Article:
Are you in the middle of your Easter break? Having a nice relaxing time? Eating lots of chocolate and maybe going to church? That’s great – but take care; while you are off on your four-day break, your competitors are grabbing your customers and getting them to spend money with them.
This weekend, for instance, will see the millions of Blackberry users able to shop directly on the Amazon web site. Plus you’ll find the web brimming with special offers for the Easter weekend, designed to tempt people to buy more online. Indeed, as recent consumer research suggests if you are not providing special offers you are less likely to attract customers. Consumers now expect your web site to have special offers all of the time.
In the UK, online shopping is also expected to be heightened this weekend. That’s because the Sunday trading laws in the UK mean that stores cannot open on Easter Sunday. Millions of people who would have made the Sunday morning ritual shopping trip will not be able to do so this weekend, but they will be able to buy online. Is your web site going to take advantage of that?
The issue that many online retailers have yet to grapple with – especially smaller firms – is that shoppers are buying 24 hours a day, 7 days a week. Large competitors know this and have 24/7 customer service, even offering instant online chats with customers browsing their site. These are things that we have now come to expect.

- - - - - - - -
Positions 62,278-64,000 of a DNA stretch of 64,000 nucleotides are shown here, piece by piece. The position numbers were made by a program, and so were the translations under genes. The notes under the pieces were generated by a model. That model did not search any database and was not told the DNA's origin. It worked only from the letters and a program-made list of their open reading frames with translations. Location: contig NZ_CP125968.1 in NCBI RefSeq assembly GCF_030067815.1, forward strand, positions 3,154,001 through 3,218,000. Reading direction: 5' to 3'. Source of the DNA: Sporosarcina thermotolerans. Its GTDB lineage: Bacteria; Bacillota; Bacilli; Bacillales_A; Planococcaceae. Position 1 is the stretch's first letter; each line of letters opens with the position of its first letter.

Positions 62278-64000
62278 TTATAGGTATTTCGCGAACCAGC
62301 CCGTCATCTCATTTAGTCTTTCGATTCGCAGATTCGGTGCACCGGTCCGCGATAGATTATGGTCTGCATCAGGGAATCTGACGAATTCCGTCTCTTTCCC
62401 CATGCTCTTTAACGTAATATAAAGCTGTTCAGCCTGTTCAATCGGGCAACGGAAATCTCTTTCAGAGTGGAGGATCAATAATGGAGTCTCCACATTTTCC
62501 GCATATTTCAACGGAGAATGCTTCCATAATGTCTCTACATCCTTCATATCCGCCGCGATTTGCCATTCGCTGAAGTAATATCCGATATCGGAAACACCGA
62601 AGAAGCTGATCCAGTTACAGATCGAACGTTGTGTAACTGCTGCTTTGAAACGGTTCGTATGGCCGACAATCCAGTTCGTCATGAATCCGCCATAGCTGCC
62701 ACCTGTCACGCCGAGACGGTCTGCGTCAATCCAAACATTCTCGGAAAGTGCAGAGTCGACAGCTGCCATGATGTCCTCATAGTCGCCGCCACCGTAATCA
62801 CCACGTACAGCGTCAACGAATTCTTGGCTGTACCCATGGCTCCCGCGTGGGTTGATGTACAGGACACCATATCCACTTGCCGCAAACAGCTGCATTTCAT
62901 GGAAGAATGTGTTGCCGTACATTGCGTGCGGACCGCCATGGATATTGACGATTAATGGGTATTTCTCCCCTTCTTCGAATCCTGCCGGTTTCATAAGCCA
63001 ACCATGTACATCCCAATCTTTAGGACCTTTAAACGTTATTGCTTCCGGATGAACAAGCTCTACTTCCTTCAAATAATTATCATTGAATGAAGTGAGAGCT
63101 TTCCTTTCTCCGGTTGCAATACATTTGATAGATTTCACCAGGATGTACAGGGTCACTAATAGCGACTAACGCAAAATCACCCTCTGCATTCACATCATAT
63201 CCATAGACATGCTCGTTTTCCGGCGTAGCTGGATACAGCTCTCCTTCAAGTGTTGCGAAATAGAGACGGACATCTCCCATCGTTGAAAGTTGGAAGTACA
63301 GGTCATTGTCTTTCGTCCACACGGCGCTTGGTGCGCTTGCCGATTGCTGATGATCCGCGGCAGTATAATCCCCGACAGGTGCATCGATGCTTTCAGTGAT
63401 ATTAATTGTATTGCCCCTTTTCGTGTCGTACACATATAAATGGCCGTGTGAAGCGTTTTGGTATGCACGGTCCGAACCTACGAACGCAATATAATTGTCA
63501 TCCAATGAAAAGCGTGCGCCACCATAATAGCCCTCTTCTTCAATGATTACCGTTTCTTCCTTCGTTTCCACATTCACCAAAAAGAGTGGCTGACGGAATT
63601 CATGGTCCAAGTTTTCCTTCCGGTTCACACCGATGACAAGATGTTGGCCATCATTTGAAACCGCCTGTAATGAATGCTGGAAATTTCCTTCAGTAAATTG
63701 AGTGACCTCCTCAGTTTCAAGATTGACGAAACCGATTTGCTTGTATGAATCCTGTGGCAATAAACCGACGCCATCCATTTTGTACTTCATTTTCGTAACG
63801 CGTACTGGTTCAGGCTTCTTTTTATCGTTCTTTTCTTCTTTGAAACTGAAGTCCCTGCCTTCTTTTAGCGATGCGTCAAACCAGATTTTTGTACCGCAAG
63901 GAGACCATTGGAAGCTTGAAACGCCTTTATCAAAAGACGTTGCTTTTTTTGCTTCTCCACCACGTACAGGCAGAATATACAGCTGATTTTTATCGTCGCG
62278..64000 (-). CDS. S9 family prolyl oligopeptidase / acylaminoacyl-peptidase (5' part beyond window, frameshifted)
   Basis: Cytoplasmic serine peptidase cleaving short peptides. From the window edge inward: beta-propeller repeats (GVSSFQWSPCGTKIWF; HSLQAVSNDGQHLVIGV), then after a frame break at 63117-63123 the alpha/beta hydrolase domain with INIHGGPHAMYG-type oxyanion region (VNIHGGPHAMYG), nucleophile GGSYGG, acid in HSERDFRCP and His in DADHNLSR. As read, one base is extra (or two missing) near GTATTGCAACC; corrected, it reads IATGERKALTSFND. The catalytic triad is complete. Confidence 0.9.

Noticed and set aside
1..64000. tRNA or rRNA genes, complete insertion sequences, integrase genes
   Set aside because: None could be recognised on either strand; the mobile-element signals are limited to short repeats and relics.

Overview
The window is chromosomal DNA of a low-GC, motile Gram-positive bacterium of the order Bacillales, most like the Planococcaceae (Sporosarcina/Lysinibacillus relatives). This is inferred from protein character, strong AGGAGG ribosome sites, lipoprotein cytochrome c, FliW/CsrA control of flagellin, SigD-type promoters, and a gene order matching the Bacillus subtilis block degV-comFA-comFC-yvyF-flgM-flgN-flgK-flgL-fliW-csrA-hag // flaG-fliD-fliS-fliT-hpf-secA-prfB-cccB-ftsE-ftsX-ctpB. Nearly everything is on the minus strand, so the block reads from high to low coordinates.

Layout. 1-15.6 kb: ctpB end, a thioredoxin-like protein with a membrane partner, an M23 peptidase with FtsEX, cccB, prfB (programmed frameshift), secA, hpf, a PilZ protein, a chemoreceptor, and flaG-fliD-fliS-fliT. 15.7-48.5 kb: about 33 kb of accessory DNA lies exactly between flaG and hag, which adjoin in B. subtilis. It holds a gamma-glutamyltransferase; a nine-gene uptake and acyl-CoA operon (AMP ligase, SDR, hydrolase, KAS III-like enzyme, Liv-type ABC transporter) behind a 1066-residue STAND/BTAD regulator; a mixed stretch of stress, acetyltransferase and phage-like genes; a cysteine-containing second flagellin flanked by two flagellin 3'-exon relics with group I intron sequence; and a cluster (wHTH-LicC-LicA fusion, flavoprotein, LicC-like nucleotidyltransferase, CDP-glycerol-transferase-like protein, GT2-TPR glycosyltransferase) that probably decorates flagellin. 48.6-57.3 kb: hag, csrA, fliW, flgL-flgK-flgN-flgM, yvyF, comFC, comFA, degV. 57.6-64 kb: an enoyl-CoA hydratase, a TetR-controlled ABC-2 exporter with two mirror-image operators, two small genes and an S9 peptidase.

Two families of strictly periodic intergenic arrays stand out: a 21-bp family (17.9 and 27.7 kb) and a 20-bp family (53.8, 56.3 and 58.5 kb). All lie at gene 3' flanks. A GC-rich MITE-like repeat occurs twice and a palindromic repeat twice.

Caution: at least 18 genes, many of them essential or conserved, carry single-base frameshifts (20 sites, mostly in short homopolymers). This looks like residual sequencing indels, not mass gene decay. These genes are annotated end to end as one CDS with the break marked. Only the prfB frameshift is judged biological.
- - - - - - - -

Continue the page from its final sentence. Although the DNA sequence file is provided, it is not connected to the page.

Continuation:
True, you need a break, but you also need to compete effectively and simply assuming that people will be happy if you “get back to them” next Tuesday or Wednesday is not acceptable. Indeed, recent research I read showed that 15% of shoppers now expect you to reply to their emails to you within one hour.
Demand for better online customer service is increasing. If your business is taking a break this Easter, there’s a chance customers will desert you for a company that is “available”. Perhaps you need a virtual PA service to help, or at the very least you need an autoresponder putting people at ease. But simply taking a break from an online business is no longer an option; people expect your web business to be fully functional – even if it is a national holiday.